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On the heels of Coca-Cola’s 16.7% acquisition of Monster Energy, speculation regarding the potential for Monster’s international expansion is high. In the agreement, Coke traded its energy brands (and markets) for Monster’s non-energy brands. Monster also agreed to make Coca-Cola is preferred global distribution partner, while Coca Cola agreed to let Monster operate as its only energy play. Global off-trade value sales of energy drinks have slowed in recent years, but the category’s forecast US$12 billion absolute off-trade value growth from 2013-2018 bodes well for both parties. Furthermore, the expansion of energy functionality into categories such as RTD tea, juice, carbonates, and bottled water favours manufacturers able to reliably generate new flavours and formulations. As Monster begins its international expansion in earnest, the combination of Coca-Cola’s speed to market and Monster’s knack for new products could play well in a global landscape where product lifecycles are becoming shorter all the time.
While Monster is available in over 40 countries across the world, it has only managed to capture 25% off-trade value share in three markets: the US (43%), Mexico (40%) and Greece (36%). Coca-Cola’s stable of energy drinks, on the other hand, has at least 25% value share in 12 markets and is the number one overall off-trade value soft drinks player in 60 of Euromonitor International’s 80 researched countries. This global reach will undoubtedly give Monster greater access to retailers across the world, as well as facilitate Monster’s ability to introduce new products to international consumers – a major factor in its continued growth in the US.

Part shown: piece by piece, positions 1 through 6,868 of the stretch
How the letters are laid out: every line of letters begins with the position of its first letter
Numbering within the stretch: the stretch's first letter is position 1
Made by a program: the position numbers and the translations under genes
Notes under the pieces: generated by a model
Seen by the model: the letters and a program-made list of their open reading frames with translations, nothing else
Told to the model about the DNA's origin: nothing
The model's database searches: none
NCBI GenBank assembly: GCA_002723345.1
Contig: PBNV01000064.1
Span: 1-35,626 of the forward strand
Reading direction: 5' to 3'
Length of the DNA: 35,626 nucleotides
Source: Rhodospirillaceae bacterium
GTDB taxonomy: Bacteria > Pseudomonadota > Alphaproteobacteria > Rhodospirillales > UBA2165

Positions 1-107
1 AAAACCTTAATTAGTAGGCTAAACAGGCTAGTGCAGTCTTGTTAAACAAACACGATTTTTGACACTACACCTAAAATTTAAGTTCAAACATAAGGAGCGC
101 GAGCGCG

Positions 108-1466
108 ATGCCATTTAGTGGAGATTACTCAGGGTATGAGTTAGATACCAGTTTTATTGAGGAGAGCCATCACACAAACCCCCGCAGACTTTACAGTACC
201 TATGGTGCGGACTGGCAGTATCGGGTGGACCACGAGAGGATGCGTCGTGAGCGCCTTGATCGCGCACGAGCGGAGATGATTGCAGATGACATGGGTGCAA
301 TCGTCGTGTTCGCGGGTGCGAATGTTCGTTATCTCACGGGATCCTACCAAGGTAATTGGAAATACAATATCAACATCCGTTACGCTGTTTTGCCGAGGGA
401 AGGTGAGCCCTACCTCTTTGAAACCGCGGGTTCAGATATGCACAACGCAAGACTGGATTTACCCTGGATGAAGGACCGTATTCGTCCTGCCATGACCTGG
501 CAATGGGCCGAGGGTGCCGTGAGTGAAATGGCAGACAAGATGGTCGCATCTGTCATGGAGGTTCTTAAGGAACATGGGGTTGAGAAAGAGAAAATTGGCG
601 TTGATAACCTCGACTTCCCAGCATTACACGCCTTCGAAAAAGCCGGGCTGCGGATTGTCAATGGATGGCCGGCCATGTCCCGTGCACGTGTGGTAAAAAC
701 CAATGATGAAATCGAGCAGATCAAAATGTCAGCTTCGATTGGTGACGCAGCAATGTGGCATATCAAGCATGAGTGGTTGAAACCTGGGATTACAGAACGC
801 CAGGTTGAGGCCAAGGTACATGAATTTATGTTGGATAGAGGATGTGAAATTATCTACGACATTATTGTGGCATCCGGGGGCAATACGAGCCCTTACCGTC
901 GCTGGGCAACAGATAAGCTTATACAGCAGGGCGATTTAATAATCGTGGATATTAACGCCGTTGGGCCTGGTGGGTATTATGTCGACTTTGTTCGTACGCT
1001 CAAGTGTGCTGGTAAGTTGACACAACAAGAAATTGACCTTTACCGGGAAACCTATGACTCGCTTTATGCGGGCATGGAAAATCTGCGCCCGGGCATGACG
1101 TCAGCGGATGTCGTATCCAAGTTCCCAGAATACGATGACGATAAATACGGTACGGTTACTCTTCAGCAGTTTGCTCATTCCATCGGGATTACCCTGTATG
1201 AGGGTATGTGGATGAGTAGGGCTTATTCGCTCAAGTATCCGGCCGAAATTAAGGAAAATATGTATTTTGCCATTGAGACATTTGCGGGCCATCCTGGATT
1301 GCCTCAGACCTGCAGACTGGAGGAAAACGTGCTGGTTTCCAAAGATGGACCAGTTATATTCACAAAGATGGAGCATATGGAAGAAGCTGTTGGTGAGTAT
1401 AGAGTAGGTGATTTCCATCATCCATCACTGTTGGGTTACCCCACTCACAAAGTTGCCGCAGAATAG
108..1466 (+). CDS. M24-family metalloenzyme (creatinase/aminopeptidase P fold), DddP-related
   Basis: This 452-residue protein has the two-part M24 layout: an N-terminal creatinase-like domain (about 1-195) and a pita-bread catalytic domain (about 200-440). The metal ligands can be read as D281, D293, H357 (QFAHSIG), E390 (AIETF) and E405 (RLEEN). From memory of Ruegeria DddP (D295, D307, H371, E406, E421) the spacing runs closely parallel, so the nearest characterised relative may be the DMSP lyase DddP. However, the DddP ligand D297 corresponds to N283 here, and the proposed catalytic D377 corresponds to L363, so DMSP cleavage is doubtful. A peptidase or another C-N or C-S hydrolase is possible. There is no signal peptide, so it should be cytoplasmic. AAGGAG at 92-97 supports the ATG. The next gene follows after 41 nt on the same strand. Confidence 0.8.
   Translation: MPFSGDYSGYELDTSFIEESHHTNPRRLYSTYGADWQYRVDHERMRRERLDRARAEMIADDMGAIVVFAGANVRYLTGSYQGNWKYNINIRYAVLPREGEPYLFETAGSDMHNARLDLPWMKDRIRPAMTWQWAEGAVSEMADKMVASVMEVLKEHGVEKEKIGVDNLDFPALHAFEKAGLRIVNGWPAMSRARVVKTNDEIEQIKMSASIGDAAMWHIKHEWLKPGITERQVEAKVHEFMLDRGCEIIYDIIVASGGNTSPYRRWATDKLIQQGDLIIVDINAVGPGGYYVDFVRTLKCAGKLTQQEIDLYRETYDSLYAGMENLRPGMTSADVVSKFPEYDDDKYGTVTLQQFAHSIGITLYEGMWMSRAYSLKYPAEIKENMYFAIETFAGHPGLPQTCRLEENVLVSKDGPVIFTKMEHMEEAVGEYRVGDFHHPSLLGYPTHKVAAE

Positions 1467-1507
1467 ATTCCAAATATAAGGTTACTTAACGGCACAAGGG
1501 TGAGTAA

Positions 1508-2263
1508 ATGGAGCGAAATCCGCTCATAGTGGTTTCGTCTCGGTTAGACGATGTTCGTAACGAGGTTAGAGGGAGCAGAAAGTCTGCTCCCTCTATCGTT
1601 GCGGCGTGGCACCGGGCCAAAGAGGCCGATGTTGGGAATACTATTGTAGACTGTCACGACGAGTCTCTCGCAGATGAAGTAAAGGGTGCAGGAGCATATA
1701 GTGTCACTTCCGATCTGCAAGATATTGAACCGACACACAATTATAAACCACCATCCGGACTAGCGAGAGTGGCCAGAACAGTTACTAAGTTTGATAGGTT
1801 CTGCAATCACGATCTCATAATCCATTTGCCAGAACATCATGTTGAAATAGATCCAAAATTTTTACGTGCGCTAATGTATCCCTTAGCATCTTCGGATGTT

Years before Red Bull ventured into flavours with Editions, and Pepsi launched the soda/juice/energy hybrid Mountain Dew Kickstart, Monster was on the search for ways to differentiate its products from competitors. What started with a 500ml can to differentiate it from its rival Red Bull has led to a stable of 30+ energy drinks, ranging from protein-fortified Monster Muscle energy shakes, to non-carbonated, tea-flavoured, electrolyte-fortified Monster Rehab and to zero-calorie, distinctly different, soft-drink style flavoured Monster Zero Ultra. The stable of flavours and formulations helped expand both the consumer base and use occasions for energy drinks in the US. This effectively opened the doors for non-energy drink manufacturers to introduce this functionality such as Pepsi’s Mountain Dew Kickstart, Starbuck’s natural-positioned Refreshers, and V8’s juice-based V8 Fusion + Energy.
Monster had slowly been releasing these formulations in international markets. However, due in part to the limited overseas success of Monster branded products (especially in comparison to their success in the US), convincing international retailers to invest in shelf space for new variants is no easy task. With Coca-Cola’s vast distribution network behind Monster’s products, retailers may be more willing to support Monster’s plethora of sub-brands – especially considering the growing interest of energy in international markets.